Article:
Methodist deacon David Clark has long been a prophet to the church, challenging its assumptions and advocating tirelessly for a radical diaconal church that builds Kingdom communities.
With the national discussion well under way about unity between the Methodist church and the Church of England, David shares his personal, fundamental misgivings.
‘Hierarchy has had its day’
Hierarchy (vertical ranks of authority) is not a problem as such – where decisions need to be taken rapidly – as in the case of the armed forces, police or fire service – it has a valid place. But in institutions where careful thought based on the gathering of insights from a variety of sources is important, it is dangerous. Too often it is shaped by the personality, rarely benevolent, of the leader concerned. ‘Bottom up’ (sometimes called ‘democracy’) is never perfect, or even easy. But ‘top down’ has frequently been a disaster, costing millions of innocent lives. It can also create a dependent (not infrequently fearful) and naively passive public.
In what I call ‘the diaconal church’, the model of the church to come, hierarchy as a matter of church order has a place. But regarded as a divine imperative, as often the case in Christendom, it undermines the profound importance of the church as the whole people of God. This was a truth at last recognized by Vatican Two some fifty years ago – even if it has in practice still to impact on Roman Catholic ecclesiology.
There is another problem with a church which embraces an institutionalized form of hierarchy. It is increasingly out of kilter with the type of world into which we are rapidly moving. Management years ago drew away from a dominantly hierarchical model of governance, recognizing that all employees need to be validated as a resource and their views regularly gathered and acted upon. The digital age has also demolished hierarchy and, despite the problems of social media, given a voice to every user. It is true that we see a resurgence of dictatorship and autocracy in many contexts, but this holds out no hope for the future of humankind. It is simply retrenchment by those in power playing on the fears of globalization and the apparent threat posed by a world on the move.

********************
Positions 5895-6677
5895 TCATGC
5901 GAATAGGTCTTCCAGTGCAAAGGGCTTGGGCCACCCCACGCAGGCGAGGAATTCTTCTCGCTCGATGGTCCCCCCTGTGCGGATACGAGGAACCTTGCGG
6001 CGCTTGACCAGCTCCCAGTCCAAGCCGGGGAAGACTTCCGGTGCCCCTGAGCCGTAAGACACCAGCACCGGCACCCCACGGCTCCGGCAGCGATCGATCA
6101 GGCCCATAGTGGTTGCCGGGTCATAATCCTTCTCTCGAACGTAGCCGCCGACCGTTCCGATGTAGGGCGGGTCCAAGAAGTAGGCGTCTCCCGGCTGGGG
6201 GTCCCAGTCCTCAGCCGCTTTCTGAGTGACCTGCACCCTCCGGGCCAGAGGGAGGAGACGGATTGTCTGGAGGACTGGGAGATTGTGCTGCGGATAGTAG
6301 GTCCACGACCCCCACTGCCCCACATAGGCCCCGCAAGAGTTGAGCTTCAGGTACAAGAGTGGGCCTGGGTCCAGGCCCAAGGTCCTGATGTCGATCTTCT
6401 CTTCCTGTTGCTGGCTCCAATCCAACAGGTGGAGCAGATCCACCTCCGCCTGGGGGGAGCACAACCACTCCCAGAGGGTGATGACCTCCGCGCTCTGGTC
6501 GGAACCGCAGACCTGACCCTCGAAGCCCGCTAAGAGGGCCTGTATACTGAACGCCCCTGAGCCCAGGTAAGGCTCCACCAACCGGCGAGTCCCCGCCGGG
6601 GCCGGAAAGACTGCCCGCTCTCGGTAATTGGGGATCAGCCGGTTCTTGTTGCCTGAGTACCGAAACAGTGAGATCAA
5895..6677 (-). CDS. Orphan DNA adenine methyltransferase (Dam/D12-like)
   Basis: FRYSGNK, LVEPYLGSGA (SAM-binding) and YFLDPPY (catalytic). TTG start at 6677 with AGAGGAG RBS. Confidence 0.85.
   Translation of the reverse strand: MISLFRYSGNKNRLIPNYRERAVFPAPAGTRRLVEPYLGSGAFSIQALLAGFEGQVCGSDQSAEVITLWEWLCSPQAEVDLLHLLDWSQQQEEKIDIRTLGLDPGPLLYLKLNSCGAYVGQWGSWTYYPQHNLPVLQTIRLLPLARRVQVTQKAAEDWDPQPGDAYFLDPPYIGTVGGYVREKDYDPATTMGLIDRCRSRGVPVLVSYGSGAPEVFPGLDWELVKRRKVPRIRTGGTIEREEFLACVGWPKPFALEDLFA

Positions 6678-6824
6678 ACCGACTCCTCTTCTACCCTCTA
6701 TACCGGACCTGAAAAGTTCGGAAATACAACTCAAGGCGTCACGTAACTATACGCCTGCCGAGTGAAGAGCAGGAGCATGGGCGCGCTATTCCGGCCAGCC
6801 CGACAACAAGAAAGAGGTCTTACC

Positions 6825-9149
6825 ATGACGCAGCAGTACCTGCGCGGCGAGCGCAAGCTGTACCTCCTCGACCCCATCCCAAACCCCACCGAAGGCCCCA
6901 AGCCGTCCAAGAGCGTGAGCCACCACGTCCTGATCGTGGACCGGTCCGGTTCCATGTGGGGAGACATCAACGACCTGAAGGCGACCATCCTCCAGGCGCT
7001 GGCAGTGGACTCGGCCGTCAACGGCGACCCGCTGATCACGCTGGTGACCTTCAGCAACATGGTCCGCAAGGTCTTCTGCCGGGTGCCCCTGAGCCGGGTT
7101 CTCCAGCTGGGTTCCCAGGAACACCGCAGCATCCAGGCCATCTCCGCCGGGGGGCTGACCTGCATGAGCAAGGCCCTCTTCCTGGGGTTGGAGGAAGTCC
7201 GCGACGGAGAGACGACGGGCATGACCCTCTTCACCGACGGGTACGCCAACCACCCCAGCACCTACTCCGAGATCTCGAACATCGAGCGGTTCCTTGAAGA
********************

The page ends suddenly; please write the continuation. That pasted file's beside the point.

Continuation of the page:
The Guardian recently (21/3/18) published an article entitled ‘The Christian era fades across Europe as youngsters reject the faith’. It reported that the UK has the 5th worst statistic out of 21 countries for young people who no longer identify with any religion (70%). It has the 4th worst statistic for 16-29-year-olds who never attended a religious service (59%). I would be the first to argue that the relevance of Christian faith cannot be correlated with ostensible ‘belief’ or church going. However, these figures (they are destined to get worse) show that the Christendom (and largely hierarchical) model of church in the West is well past its sell-by date. The disturbing thing is that church leaders still fail to acknowledge this and assume it can be business as usual with a few tweaks here and there, misleadingly called ‘fresh expressions of church’.
The problems of hierarchy were starkly underlined this week (23/3/18) with the Guardian reporting on the child-abuse scandal in the Church of England. A leading article expressed the view that ‘the picture that has emerged of the Church of England is an organization almost paralyzed by self-importance… (and) almost wholly unaccountable, even internally… The clergy were held to be more important than the laity, and bishops far superior to the parish clergy.’ This situation is what can happen to hierarchy when seen as offering divine approval for every decision made by those ordained. This model of church must change – we have to move towards servant leadership and a servant church focused on the kingdom not the church, as illustrated throughout by this blog.
A final word. Methodism (my church) is now faced with a decision, in the name of Christian unity, as to whether it will buy into a hierarchical form of church leadership. I have always recognized Christian unity as a divine imperative. But I have come to believe that such unity must be unity in diversity, and not unity as uniformity. Methodism is unusual in manifesting many hall-marks of the diaconal church. If it succumbs to episcopal ordination for all future ministers, and to the Anglican form of sequential ordination which leaves the distinctive diaconate way out on a limb, it will be almost impossible for it not to surrender that of real communal worth which it has to offer to the church to come.
Follow David’s blog: http://www.diaconalchurch.com/
and find more of his writing in the drop-down list under ‘Useful books and papers’